SACRAMENTO — Drag queen and TV star RuPaul, late poet Maya Angelou and skateboarding legend Tony Hawk were among 10 people inducted Tuesday night into the California Hall of Fame.
The others were Brandi Chastain, two-time Women’s World Cup soccer champion and Olympic gold medalist; astrophysicist and National Science Foundation Director France A. Cordova; writer Jeanne Wakatsuki Houston; actor and comedian George Lopez; restaurateur and chef Wolfgang Puck; winemaker Helen M. Turley and the Rev. James M. Lawson, Jr., a civil rights activist.
Hawk did a few turns on his skateboard on a half-pipe erected outside the California Museum, where the event was held.
“It’s a huge honor,” Hawk said. “When I started skating a long time ago, it was the furthest thing from cool. It was not something you chose as a career.””
“I’m a very proud Californian. All my dreams were born here, they were fulfilled here,” Chastain said, noting that she used to drive two hours each way from San Jose to play for the Sacramento Storm women’s soccer team.
Cordova’s brother accepted her medal. She offered her thanks in a video from Antarctica, where she was preparing to head to the South Pole.
Gov. Gavin Newsom and his wife, Jennifer Siebel Newsom, chose the 13th class of inductees into the Hall of Fame, which started in 2006.
RuPaul and Hawk Both Were Born and Raised in San Diego
“We love to say about our state, ‘the future happens here first. We’re America’s coming attraction,” the governor said, calling the inductees examples of that spirit.
RuPaul and Hawk both were born and raised in San Diego. Chastain was born in San Jose. Lopez was born in Los Angeles.
RuPaul, wearing a white suit and a sparkling brooch in place of a tie, called the event “lovely and beautiful.”
His parents emigrated to California from Louisiana and RuPaul said he was proud to continue the spirit of trailblazing that led many people to the state.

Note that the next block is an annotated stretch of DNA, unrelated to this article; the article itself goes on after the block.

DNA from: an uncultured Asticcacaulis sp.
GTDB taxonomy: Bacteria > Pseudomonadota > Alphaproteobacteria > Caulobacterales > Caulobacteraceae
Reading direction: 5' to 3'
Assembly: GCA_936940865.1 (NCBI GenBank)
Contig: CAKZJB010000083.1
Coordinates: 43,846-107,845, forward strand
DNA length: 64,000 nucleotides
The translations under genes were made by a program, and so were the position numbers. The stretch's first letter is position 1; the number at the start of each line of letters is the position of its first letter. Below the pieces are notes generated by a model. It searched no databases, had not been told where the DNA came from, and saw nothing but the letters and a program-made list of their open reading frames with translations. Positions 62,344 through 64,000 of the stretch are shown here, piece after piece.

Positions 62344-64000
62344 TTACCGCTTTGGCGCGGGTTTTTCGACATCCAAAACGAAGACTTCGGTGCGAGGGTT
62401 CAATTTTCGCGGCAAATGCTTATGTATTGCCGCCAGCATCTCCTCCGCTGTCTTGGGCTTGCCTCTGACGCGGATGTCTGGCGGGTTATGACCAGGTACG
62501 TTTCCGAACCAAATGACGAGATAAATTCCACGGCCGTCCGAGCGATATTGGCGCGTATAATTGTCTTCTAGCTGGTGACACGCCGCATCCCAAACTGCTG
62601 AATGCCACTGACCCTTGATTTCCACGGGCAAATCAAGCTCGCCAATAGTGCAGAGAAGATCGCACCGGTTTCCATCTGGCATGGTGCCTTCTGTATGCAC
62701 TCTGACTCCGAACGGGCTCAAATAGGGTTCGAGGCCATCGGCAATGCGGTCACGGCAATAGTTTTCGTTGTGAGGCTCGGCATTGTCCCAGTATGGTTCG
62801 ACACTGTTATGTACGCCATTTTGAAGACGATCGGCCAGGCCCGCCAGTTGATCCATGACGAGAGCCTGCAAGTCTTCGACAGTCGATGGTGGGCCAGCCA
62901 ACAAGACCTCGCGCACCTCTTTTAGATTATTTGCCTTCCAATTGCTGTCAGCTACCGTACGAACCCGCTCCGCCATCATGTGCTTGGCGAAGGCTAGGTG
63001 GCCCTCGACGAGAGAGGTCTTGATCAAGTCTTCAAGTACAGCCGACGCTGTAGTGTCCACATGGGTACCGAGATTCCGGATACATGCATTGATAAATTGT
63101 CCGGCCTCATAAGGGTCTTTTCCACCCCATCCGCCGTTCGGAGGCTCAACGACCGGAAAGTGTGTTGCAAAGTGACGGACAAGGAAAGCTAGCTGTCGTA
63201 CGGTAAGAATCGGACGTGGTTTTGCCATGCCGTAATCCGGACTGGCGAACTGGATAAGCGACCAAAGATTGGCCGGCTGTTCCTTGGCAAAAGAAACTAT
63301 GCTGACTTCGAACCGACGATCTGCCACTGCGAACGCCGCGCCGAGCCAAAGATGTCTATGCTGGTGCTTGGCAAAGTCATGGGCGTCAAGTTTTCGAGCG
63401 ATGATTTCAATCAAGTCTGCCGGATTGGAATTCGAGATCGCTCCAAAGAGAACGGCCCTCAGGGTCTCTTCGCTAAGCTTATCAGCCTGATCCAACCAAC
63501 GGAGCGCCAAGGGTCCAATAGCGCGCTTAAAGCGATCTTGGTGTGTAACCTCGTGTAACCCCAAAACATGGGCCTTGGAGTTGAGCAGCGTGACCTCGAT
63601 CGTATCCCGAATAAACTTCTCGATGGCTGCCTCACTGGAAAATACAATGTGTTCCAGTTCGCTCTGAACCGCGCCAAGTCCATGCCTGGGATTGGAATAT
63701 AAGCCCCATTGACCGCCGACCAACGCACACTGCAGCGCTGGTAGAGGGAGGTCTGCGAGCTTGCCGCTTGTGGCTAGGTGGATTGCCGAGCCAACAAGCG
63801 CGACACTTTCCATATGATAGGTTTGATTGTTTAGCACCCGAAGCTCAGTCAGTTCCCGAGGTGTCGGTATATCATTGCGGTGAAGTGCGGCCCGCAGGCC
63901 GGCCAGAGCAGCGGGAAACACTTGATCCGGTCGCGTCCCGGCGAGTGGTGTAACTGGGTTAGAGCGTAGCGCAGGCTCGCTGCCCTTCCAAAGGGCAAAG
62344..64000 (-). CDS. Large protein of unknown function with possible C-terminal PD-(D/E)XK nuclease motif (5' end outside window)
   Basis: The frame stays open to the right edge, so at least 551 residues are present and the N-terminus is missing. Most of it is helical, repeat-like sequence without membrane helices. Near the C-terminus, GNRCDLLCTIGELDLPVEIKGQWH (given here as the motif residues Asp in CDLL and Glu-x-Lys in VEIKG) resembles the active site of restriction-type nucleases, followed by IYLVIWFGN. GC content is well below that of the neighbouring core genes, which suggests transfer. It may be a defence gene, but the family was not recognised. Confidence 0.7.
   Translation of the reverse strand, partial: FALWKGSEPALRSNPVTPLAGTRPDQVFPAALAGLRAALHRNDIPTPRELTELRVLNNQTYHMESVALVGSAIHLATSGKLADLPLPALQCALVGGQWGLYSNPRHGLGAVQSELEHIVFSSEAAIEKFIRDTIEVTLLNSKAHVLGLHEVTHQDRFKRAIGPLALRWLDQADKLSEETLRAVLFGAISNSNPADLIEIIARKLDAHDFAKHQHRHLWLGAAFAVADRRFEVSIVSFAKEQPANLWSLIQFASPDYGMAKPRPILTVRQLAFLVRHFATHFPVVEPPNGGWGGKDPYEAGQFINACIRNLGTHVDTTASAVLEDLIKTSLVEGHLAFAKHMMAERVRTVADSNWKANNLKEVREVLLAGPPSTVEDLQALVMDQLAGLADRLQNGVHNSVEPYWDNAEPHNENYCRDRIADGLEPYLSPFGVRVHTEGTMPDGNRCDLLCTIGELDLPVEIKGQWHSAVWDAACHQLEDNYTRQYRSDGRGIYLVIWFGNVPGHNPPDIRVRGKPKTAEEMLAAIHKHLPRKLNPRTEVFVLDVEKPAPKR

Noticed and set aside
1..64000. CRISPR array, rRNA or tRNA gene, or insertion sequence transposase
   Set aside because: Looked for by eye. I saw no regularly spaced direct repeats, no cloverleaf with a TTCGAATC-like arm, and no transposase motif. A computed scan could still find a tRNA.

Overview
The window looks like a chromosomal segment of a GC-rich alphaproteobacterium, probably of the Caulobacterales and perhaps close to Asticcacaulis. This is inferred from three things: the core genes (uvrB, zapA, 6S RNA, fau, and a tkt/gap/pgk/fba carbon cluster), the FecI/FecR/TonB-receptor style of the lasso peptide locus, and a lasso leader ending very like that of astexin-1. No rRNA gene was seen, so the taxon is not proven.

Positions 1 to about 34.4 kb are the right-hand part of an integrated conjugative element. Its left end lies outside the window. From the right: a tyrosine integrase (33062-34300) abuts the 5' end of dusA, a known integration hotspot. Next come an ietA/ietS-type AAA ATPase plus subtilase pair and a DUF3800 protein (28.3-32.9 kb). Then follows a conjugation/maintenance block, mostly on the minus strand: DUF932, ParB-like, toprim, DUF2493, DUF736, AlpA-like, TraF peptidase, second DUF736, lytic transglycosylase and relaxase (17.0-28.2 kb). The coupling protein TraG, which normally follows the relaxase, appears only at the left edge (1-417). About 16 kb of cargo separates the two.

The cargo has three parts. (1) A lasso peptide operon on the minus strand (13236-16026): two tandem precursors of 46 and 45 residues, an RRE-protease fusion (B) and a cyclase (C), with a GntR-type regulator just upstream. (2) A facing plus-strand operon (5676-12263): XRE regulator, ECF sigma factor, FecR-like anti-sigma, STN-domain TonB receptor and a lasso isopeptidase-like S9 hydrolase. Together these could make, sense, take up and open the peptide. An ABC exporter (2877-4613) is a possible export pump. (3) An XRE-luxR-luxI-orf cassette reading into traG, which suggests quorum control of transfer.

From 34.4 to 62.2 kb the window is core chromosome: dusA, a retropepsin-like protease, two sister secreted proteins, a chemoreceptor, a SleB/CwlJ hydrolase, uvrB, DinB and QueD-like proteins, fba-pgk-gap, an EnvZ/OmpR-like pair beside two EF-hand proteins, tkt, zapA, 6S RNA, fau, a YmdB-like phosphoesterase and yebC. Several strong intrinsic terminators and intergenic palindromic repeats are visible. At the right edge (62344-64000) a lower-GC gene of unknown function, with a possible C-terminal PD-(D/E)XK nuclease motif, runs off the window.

Angelou was an internationally known poet, lecturer, actor, producer and civil rights activist who lived in California at various times — she once was employed as a San Francisco cable car conductor. She died in 2014 at 86.
Her son, Guy Johnson, said that as a boy, he thought of Angelou as a troublemaker because she was always getting blackballed or fired for “speaking up when she saw unfairness and injustice around her.”
“She would take me aside and warn me about the insidious qualities of racism and prejudice and then tell me to always fight against the prison of ignorance,” he said.
‘This Is the Greatest Place Politically’
Lawson, 91, was a key strategist and coordinator for peaceful civil rights protests in the 1960s, which led to his being expelled from Vanderbilt University although he later returned to teach there. Lawson moved to Los Angeles in 1974 and was pastor of Holman United Church until 1999.
Houston is best known for her “Farewell to Manzanar,” a memoir about her experiences as a young girl in a California internment camp for Japanese Americans during World War II.
Houston compared the racism directed against Japanese Americans to some current views on minorities.
“Today, there are all too many politicians and irresponsible media who find scapegoats to blame for the country’s problems and more and more I think, those scapegoats are immigrants,” she said.
Lopez mentioned growing up during a grape boycott by Latino farmworkers and made a reference to current immigrant labor.
“This is the greatest place politically,” he said. “This country does not run without the labor of Latinos and I would say to anybody: ‘Do not bite the hand that feeds you.’”
Cordova attended high school in the Los Angeles suburb of La Puente and went on to Stanford University. She also is a one-time chancellor of the University of California, Riverside.
Puck arguably rose to success with the opening of his Southern California restaurant Spago in 1982. He currently lives in Los Angeles.
Turley is an award-winning vintner and owner of Marcassin Vineyard in Sonoma County.